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Parts of the Pinto Bean Seed

By Meg Butler ; Updated September 21, 2017
Pinto beans are easy to dissect.
dried pinto beans image by Carpenter from Fotolia.com

Dissecting a pinto bean seed is a great way to learn about seed growth. A bean is a simple seed with only a few, easily identifiable parts. This makes it a great learning tool in a classroom or home-learning environment. Encourage students to draw and label the pinto bean seed parts. Then let them plant a few seeds to watch them grow.

Seed Coat

The seed coat is the mottled brown outer layer of the pinto bean seed. This layer is thinner than a sheet of paper and its function is to protect the white, cotyledon layer below.


The micropyle is the small pore located on the seed coat that allows the pinto bean seed to absorb water. When the bean was still in the ovule stage, this is where the pollen tube entered the ovule to fertilize it.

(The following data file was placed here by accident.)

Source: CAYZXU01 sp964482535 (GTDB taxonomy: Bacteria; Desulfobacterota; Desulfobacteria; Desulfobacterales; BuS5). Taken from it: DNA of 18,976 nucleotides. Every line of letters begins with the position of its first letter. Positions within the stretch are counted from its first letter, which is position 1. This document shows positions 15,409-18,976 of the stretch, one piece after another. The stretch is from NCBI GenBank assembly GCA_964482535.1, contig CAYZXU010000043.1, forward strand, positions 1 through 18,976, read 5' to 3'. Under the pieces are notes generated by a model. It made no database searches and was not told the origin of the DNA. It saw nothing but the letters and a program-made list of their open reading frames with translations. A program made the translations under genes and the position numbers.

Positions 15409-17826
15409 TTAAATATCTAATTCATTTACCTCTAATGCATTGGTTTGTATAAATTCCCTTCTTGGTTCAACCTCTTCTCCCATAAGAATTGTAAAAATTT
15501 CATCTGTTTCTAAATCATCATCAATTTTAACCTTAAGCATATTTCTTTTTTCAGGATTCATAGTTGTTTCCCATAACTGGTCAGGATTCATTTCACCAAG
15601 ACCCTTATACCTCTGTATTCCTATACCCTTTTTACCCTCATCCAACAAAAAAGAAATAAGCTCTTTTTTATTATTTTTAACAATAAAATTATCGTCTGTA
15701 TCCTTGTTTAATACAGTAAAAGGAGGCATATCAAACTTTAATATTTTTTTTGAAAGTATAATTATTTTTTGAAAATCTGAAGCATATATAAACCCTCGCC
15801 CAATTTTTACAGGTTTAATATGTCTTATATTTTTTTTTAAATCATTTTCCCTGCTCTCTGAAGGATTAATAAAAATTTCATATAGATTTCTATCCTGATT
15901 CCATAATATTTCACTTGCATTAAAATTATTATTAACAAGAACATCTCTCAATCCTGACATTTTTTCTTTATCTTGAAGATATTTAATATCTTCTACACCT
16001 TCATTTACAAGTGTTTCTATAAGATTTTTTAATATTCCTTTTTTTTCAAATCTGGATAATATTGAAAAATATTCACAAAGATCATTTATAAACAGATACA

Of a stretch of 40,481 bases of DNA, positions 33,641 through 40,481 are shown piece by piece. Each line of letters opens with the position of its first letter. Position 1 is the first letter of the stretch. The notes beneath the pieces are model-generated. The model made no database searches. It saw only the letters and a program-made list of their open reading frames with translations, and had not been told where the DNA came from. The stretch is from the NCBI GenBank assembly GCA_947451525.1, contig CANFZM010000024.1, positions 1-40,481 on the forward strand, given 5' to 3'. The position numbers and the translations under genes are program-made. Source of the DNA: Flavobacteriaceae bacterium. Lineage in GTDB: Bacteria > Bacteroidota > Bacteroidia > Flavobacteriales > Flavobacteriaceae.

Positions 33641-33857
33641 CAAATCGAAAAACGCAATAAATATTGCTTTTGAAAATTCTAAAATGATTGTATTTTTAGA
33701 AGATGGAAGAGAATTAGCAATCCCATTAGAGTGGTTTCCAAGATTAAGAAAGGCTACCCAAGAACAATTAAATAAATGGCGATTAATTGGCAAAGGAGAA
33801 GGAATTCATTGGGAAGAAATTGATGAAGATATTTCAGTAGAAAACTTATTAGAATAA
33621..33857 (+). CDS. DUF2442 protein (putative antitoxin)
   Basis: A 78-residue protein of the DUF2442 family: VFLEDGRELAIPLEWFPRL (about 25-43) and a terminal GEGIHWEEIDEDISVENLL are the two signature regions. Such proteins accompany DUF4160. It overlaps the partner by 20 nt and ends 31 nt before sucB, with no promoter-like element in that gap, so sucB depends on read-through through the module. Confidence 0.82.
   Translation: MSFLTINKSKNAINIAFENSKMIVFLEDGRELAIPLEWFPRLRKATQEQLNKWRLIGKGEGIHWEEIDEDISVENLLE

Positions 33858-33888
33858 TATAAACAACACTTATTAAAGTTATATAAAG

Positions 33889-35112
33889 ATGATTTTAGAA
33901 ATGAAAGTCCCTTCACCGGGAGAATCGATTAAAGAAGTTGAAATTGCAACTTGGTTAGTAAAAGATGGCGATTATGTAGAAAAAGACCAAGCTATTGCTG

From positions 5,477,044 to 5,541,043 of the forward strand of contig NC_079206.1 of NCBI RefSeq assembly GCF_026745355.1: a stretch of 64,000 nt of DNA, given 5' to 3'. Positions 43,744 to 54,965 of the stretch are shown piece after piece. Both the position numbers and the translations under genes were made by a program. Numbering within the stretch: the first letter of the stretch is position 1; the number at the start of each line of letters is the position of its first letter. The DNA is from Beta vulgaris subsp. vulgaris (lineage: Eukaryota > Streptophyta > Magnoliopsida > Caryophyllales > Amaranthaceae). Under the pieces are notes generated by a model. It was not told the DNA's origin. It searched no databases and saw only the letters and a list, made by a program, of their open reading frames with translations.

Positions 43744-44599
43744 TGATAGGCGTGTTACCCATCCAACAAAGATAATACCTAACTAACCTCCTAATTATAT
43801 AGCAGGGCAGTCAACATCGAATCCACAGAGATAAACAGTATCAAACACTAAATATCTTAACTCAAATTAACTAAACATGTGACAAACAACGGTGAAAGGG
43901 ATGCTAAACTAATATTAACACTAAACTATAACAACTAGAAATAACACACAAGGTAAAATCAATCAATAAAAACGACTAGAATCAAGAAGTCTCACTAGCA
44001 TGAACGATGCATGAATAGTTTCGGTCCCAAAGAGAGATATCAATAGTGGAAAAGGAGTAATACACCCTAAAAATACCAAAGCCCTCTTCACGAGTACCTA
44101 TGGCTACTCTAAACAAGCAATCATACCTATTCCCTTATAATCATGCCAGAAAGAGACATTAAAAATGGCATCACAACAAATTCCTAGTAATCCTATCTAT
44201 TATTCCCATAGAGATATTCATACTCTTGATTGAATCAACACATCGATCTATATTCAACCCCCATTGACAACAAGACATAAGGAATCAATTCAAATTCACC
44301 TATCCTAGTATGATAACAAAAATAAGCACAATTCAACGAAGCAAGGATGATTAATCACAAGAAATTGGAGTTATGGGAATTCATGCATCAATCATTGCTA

The hilum of a seed is the scarred portion of the seed coat. This scar is similar to a human belly button--it marks the place where the pinto bean seed was attached to the main stalk where it developed before it was harvested.


The cotyledon is the stored food of the pinto bean seed. When you cut the seed in half, the cotyledon fills up the majority of the seed and envelops the embryo.


The embryo is located inside the pinto bean. The best way to find the embryo is to cut the pinto bean seed in half lengthwise. The embryo will be attached to the hilum. It looks like a collection of fibers nestled in the cotyledon. The embryo is made up of the radicle, which is the part attached directly to the hilum; the hypocotyl, which is the stem-like section attached to the radicle; and the leafy epicotyl, which extends from the hypocotyl.


About the Author


Based in Houston, Texas, Meg Butler is a professional farmer, house flipper and landscaper. When not busy learning about homes and appliances she's sharing that knowledge. Butler began blogging, editing and writing in 2000. Her work has appered in the "Houston Press" and several other publications. She has an A.A. in journalism and a B.A. in history from New York University.